by Sarah Plowright-Williams, Kitchen Store Specialist

It’s no secret that veggies can be boring, especially for children. If your children are like I used to be, they look on anything green with suspicion and if it’s purple, well it must be from another planet. Purple can only be good if it’s in the form of clothes, namely a pretty party dress!

Spiralizers make vegetables fun to eat and they allow us to make healthier options; instead of adding the calories with pasta, make zucchini noodles with your favorite sauce instead. Oh, if only they’d had spiralizers in the 70’s, what a veggie fan I would have been……

In our test kitchen this week we put the KitchenAid spiralizing attachment through its paces. Sweet potatoes were our veggie of choice and everyone voted for spiral fries.

Gather The Supplies

KitchenAid Spiralizer Attachment

Silpat Mat

Pinch Bowls

Sheet Pans

To Prepare

It helps if you choose a fairly long thin potato. Peel and cut off the ends. Attach your blade of choice. The KitchenAid offers 5: a fine and medium spiral blade, two slicing blades, and a peeler. We put the two spiral blades to the test.

It was super simple to use, just attach the potato to the vegetable mount and start the motor. The potatoes made perfect spirals in seconds and it was fun!

Cut & Bake

We cut the spirals into shorter lengths for ease of eating, misted with extra virgin oil and sprinkled with salt, pepper and the Summit Spice Ancho Chipotle Chili Blend.

We prepared two sheets; one with parchment paper and the other with a Silpat silicone mat, and laid the fries in a single layer.

Using the Jenn-Air True Convection Oven in our test kitchen for baking would give us the optimum conditions to crisp up the fries. True or European convection ovens are different than regular convection ovens in that they have a third heating element along with the fan which makes the temperatures more uniform in turn making dishes sear and caramelize better, making pastries lighter and flakier and the cooking time is reduced.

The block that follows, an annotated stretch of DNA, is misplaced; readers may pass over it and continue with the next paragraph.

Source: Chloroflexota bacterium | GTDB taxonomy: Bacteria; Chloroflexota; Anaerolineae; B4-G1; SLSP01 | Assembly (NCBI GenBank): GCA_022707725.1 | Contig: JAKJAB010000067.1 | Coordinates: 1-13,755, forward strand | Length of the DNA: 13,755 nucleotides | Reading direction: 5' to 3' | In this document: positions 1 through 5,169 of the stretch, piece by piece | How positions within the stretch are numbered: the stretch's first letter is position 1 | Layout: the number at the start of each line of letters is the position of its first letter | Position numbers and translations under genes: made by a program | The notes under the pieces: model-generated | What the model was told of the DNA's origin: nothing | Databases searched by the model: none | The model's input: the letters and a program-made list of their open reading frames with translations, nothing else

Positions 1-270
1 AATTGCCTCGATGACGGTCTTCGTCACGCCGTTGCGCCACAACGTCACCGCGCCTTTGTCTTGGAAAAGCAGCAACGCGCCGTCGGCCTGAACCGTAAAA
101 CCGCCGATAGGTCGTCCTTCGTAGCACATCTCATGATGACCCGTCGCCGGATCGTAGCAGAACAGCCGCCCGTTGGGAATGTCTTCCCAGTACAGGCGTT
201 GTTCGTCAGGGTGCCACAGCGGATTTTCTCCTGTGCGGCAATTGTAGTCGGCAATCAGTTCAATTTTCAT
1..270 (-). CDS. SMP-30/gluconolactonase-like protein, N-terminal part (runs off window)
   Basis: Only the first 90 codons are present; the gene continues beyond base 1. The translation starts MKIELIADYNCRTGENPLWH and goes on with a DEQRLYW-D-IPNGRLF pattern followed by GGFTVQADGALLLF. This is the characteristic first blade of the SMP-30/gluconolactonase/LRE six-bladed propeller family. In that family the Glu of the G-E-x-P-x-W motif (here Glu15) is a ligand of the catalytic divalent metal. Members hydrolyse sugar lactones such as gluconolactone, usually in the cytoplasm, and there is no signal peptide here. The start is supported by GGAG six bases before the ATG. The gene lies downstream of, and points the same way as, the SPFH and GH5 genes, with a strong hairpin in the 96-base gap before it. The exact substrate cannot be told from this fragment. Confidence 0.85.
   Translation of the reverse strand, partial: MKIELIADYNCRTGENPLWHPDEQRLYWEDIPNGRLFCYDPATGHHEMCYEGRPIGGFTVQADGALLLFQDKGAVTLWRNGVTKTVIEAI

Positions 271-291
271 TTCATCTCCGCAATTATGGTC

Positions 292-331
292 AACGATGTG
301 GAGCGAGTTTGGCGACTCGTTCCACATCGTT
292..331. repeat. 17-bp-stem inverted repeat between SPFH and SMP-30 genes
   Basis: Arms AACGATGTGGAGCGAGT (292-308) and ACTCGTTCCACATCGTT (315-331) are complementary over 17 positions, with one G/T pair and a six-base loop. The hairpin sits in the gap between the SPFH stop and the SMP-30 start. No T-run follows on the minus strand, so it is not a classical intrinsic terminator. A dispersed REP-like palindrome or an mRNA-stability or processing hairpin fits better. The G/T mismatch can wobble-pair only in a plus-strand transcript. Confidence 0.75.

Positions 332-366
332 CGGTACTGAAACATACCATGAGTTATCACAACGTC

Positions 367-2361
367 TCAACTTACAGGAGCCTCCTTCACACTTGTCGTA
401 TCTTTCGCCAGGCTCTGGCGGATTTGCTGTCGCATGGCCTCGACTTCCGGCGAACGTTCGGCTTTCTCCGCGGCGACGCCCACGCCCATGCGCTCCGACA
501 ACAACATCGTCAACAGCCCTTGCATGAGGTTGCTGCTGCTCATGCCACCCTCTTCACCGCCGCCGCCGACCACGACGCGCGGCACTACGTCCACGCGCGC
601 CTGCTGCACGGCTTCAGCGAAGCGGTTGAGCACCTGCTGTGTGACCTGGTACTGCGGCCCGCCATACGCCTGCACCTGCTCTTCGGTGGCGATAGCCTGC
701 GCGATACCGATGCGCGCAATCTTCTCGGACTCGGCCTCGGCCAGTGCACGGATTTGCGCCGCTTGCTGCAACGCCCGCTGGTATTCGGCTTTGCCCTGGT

We baked the fries at 425F for about 20 minutes. Both the thin spiral and the larger spirals were very successful.

There was no noticeable difference between the sheets, so the parchment and Silpat both worked equally well. I’m now a spiralizing convert and can’t wait to try zucchini noodles with fresh Kodiak scallops and a white wine sauce!

No KitchenAid? No problem- try these other spiralizing products:

Microplane's Handheld Spiral Cutter with both a small and large barrel accommodates both long, slim and thick vegetables.

Or, this Tabletop Spiral Vegetable Slicer suctions to the table and has three blade insert choices so you can make fine spirals for veggie pasta, large spirals for fries, and flat spirals for pies and chips!

 

 

By Jill Anderson, Appliance Specialist
So, I have never cooked with a Tagine and it looked like it would be fun to try using it on our Big Green Egg. The Emile Henry Tagines are made of Flame Ceramic and are oven-safe up to 930 degrees F, so we knew it would do just fine on the Big Green Egg.